Pius Njawe, African journalist who focused on corruption in Cameroon, dies at 53
Pius Njawe, an African journalist who braved arrest more than 100 times for reporting on corruption and other sensitive topics and gained international attention as a relentless advocate of press freedom, died July 12 in a car accident near Norfolk. He was 53.
The Cameroon native was among the most defiant independent editors and publishers in Western Africa, a region known for spawning autocratic regimes that often enforce censorship through violent intimidation.
He was reportedly in the United States to attend a forum in Washington sponsored by a Cameroonian pro-democracy advocacy group. He was traveling between Washington and the Tidewater region to visit relatives when he died.
A Virginia State Police spokesman said Mr. Njawe was a front-seat passenger in a car heading south on Interstate 664 in Chesapeake when the vehicle apparently stopped in the travel lane and was rear-ended by a tractor-trailer. The cause of the accident remains under investigation.
In 2000, the Austria-based International Press Institute listed Mr. Njawe among its 50 world press freedom heroes of the past half-century. The institute called Mr. Njawe "Cameroon's most beleaguered journalist and one of Africa's most courageous fighters for press freedom."
Mr. Njawe started Cameroon's first independent newspaper, Le Messager (The Messenger), in 1979 when he was 22. The publication has targeted alleged abuses by the government of President Paul Biya, who has been in power since 1982.
In particular, Mr. Njawe cast a critical eye on how the country's substantial oil revenues were being pocketed by wealthy supporters of the president. He directed news coverage that questioned the finances of ranking police officials and members of the National Assembly.
The government confiscated issues of Le Messager and shuttered the newspaper's offices, headquartered in the city of Douala. Mr. Njawe received death threats, prompting him to relocate his family for a year in the Western African nation of Benin. On his return, in 1993, he started a press freedom organization in Cameroon, but he continued to be harassed.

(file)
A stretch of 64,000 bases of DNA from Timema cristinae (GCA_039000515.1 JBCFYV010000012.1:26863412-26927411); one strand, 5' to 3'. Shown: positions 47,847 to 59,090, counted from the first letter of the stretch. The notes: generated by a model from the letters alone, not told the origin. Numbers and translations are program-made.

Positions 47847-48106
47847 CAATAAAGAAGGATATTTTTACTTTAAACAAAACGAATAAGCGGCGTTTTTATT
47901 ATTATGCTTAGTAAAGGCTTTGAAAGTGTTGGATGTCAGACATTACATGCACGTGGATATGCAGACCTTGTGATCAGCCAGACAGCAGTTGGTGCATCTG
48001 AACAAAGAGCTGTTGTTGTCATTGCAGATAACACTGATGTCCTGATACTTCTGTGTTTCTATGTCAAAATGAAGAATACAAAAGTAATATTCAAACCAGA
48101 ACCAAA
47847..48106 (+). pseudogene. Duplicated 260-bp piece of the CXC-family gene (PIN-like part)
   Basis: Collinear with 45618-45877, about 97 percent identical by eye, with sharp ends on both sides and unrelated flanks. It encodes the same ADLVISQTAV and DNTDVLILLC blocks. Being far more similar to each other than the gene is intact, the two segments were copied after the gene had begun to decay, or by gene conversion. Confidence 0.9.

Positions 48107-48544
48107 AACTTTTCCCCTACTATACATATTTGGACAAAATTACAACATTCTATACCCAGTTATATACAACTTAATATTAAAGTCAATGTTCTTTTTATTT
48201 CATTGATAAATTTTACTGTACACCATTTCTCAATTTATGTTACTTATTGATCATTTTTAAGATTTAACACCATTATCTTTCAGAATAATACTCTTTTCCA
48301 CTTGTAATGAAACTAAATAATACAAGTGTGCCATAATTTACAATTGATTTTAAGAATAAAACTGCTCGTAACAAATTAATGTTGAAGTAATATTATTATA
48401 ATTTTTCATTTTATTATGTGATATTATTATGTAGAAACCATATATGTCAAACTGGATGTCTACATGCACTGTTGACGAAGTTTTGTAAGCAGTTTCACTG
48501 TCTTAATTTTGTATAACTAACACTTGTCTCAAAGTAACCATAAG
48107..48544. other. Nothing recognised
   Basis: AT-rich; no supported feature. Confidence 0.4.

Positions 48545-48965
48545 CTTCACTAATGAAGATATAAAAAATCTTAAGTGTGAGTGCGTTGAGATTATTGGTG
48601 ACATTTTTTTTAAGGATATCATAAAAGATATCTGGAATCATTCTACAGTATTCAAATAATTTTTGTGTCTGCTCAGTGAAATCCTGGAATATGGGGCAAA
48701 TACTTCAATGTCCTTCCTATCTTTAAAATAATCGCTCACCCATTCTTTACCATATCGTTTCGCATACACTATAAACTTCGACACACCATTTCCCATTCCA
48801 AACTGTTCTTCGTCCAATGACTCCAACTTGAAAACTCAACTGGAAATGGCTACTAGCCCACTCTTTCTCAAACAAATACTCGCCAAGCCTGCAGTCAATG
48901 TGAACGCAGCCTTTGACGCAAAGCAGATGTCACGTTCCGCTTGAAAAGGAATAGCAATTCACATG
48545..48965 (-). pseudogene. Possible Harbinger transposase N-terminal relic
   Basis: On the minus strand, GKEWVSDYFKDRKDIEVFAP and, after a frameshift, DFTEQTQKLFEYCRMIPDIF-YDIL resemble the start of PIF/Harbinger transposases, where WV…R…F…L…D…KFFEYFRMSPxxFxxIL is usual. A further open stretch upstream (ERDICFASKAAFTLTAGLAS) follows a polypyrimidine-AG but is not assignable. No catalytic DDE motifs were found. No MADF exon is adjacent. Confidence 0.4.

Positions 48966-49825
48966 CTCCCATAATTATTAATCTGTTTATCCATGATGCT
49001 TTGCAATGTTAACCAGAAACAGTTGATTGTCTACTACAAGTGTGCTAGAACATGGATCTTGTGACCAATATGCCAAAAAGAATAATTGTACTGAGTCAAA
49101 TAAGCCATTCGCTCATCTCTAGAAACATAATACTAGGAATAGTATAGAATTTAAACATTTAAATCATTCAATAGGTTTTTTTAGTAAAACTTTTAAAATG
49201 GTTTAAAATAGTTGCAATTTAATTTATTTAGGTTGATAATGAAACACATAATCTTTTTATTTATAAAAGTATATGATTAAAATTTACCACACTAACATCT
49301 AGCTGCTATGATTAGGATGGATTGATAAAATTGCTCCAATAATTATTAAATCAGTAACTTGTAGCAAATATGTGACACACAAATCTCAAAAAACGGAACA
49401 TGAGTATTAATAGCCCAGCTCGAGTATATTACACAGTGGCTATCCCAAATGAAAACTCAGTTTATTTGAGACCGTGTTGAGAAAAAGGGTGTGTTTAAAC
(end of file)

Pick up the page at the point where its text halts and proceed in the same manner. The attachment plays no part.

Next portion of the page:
Despite the official abolition of press censorship in 1996, Mr. Njawe was arrested the next year after reporting that Biya had collapsed while watching a soccer match. Mr. Njawe said he based his information on three witnesses, but he was charged with "spreading false news," a form of subversion.
He received a two-year sentence, later reduced to 10 months after a presidential pardon following international condemnation. He said the prison governor warned him not to chance solitary confinement by continuing to write.
"To have the privilege of writing taken away from you overnight feels like being a victim of a crime," he later wrote. "I immediately started to think about what my long days would be like in a cell I was sharing with more than 150 detainees, almost all of them crooks, if I could not write. So I decided to defy the governor's ban by stepping up my bi-weekly column, Le Bloc-notes du bagnard (the Convict's Notebook), in my newspaper, Le Messager."
Pius Noumeni Njawe was born March 4, 1957, in Babouantou, Cameroon. As a young reporter, he provoked authorities with unauthorized articles critical of the country's education system. Some landed him in jail.
While he had grown used to meager conditions behind bars -- the concrete floors, the handful of cornmeal for daily rations -- he said the 10 months he spent imprisoned in 1998 were harrowing. He said his wife, Jane, who was nine months pregnant, was beaten by guards when she brought him food. The injuries she suffered caused their daughter to be stillborn.
In 2002, Jane died in a two-car accident in Cameroon. Mr. Njawe formed an organization dedicated to promoting traffic safety in Cameroon. They had five children, but a complete list of survivors could not be confirmed.
In addition to starting Le Messager, Mr. Njawe also founded a satirical publication, Le Messager Popoli. He was a member of the International Consortium of Investigative Journalists, a Washington-based global network of reporters who collaborate on cross-border investigative stories.
A month before his death, he told an interviewer for the International Press Institute: "A word can be more powerful than a weapon, and I believe that with the word . . . we can build a better world and make happier people. So, why give up while duty still calls? No one will silence me, except the Lord, before I achieve what I consider as a mission in my native country, in Africa and, why not, in the world."
Source: Washington Post